Hoben: I think he prefers the term “yallternative.”[Laughs] We’ve spent many a night debating which term we prefer: “alt country” or “yallternative.”

Jones: I may have gotten upset about it because it had been a long time since I had put out a country-sounding recording. I did one album that sounded like that, and all of a sudden I was an alt-country dude.

Read: We call it the alt-country ghetto. Once you get in there, it’s very hard to get out. There’s only one band that ever made it as alternative country, and that’s Wilco. That’s it. Everyone else, it’s Americana or Rock ‘n’ Roll. If you’re in the alt-country, you get booked at certain clubs with certain bands. They don’t cross over.

Jones: I got so annoyed with it that I would refuse to wear, like, western snap shirts. I was trying desperately to distance myself from it, because it didn’t represent me. I would never call this band alt-country.

Read: But other people might.

Jones: There are other people that probably will.

Read: If we got up on stage and all played acoustic guitars and wore western shirts, then it would be alt-country.

Jones: That said, I’m always pushing us towards the country side. [Laughs]

Read: He’s always trying to sell us on country.

Jones: Now I’d like to go back there.

Hoben: Well, too late. They don’t want you anymore.

Jones: Now they won’t have me. - Brightest Young Things

"The Fuzzy Logic Interview"

It's safe (and pretty obvious by now) to say that The Deadmen is by far one of my favorite local bands. They've got a little bit of everything good - a little bit of rustic Americana, a little bit of country, a little bit of shimmy...y'all know what I'm talking about. It's good stuff, and if you haven't given them a listen yet I'm pretty disappointed in you.

I made some queries to Deadmen HQ, and Justin Hoben (one of the band's two guitar-playing and singing Justins) had the following replies. Obviously, Justin knows the correct answer to question 5. Make sure you take a gander, and if you're local, make sure you're at DC9 on the 16th of this very month when the band does their thing.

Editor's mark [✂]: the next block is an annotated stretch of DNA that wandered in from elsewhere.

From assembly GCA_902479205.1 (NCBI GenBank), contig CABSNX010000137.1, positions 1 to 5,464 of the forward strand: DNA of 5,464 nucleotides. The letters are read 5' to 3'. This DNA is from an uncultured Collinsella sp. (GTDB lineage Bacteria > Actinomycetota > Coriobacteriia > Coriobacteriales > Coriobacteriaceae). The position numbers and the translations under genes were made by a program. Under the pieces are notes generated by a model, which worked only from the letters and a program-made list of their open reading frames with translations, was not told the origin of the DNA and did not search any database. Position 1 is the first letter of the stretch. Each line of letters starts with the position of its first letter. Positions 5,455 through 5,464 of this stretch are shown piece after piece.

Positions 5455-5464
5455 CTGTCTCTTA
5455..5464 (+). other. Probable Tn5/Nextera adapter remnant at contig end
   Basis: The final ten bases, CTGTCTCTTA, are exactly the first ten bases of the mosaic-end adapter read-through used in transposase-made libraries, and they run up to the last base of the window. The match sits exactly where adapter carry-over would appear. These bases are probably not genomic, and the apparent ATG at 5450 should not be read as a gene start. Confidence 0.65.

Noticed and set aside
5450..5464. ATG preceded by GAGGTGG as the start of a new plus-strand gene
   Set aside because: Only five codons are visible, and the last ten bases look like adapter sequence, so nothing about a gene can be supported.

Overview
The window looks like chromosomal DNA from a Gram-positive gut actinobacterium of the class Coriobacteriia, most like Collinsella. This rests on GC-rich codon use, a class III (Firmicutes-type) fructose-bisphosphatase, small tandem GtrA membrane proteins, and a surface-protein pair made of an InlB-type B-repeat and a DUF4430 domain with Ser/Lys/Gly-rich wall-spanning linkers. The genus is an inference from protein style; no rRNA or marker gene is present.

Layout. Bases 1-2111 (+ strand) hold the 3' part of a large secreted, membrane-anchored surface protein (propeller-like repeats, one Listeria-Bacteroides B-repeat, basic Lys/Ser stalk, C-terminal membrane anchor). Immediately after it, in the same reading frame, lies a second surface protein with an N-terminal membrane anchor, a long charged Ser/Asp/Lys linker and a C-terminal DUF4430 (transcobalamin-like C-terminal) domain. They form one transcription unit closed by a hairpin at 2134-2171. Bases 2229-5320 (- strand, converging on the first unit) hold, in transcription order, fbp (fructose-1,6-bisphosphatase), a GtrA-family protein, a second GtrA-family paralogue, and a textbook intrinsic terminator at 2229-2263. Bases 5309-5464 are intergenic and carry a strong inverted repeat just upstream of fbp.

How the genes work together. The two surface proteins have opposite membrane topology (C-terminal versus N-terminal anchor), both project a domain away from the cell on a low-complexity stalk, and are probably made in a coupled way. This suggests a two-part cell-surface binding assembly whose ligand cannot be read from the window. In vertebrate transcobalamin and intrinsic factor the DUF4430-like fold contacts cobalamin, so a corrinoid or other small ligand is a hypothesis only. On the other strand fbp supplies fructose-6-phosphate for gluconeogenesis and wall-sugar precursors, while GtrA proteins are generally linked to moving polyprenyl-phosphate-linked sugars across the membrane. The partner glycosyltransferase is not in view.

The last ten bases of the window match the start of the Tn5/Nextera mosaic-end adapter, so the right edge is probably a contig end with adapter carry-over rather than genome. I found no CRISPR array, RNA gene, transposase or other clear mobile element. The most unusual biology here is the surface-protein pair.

Fuzzy Logic: How the hell are you?
Justin Hoben: Hangin' in there.

FL: What was the last song you listened to?
JH: GnR - "Sweet Child o' Mine" (not by choice but I'm not complaining).

FL: Playing music is:
JH: Hit or miss.

FL: What album most made you realize you wanted to make music?
JH: Dead Milkmen - Big Lizard in My Backyard.

FL: Beatles or Stones?
JH: Stones, again and again.

FL: Top 5 albums (of now, of this week, of ever):
JH: Bob Dylan - Bringing it All Back Home; Violent Femmes - self titled; The Replacements - Let it Be; Canyon - Empty Rooms; Jawbreaker - 24 Hour Revenge Therapy.

FL: Favorite music-related movie?
JH: I'm still hoping for an adaptation of Our Band Could Be Your Life. So i suppose The Decline of Western Civilization, by default. Or Don't Look Back. Or Losers Take All. Is there a Shaggs documentary?

FL: Half-full or half-empty?

FL: Which of your peers do you think is making the best music these days?
JH: Fellow Deadmen excluded, I've got my money on Brandon Butler, as usual.

FL: What's the first thing you think when you wake up in the morning?
JH: "Five more minutes."

FL: Little-known Deadmen fact?
JH: We put Bill Murray on the guest list of every show we play.

FL: The greatest record store in the world is:
JH: Joe's Record Paradise.

FL: Your boots were made for:
JH: Making me feel inferior when I see Josh Read's boots.

FL: Shaken or stirred?
JH: Shaken.

FL: Favorite venue (either to play or to visit)?
JH: 9:30 Club.

FL: Best piece of advice you've ever been given?
JH: "Deal with it."

FL: If you weren't in a band you'd be?
JH: Complaining a lot more.

FL: If you were so inclined, whom would you form a tribute band in honor of?
JH: Rick Springfield. My first two concerts were his Working Class Dog and Success Hasn't Spoiled Me Yet tours. Hartford Civic Center. '81 and '82 respectively.

FL: Best song ever written?
JH: The Drones - "Sixteen Straws." - Fuzzy Logic

"The Deadmen - 'The Deadmen' EP"

What happens when three successful singer/songwriters from Washington DC affirm their long time friendship and come together to form a band? The Deadmen that's what happens. Josh Read, Justin Jones and Justin Hoben may well come from different backgrounds, hailing from Virginia, New England and South Africa, but the three friends bring their varying writing styles together whether it be folk, soul or rock 'n' roll and with the addition of the rhythm section of John Hutchins and Miles Nasta they make up The Deadmen and this is their first EP, a taster for the upcoming debut album.

Ringing, jangly chords open the EP in the form of 'Let Your Fingers Rule', sweet, countrified harmony vocals follow as does my smile and by the chorus I am happy with the knowledge that this EP is going to be something good. Heartfelt, countrified Americana, I can just feel the sunshine beating down across the open road on which this song was surely written. Upbeat and with a definite sense of purpose it flows like all great songs should, the spot on 3-piece harmony vocals are joyous and uplifting to hear, making this song a perfect opener.

It's obvious from the off that The Deadmen are a band with something to say and stories to tell and they tell them oh so well. 'Robin' slows things down to a melancholy pace, and oh what a beautiful heart-wrenching melody it surely is. Girls will cry along to this song and guys will wish they had written it and were singing it to them.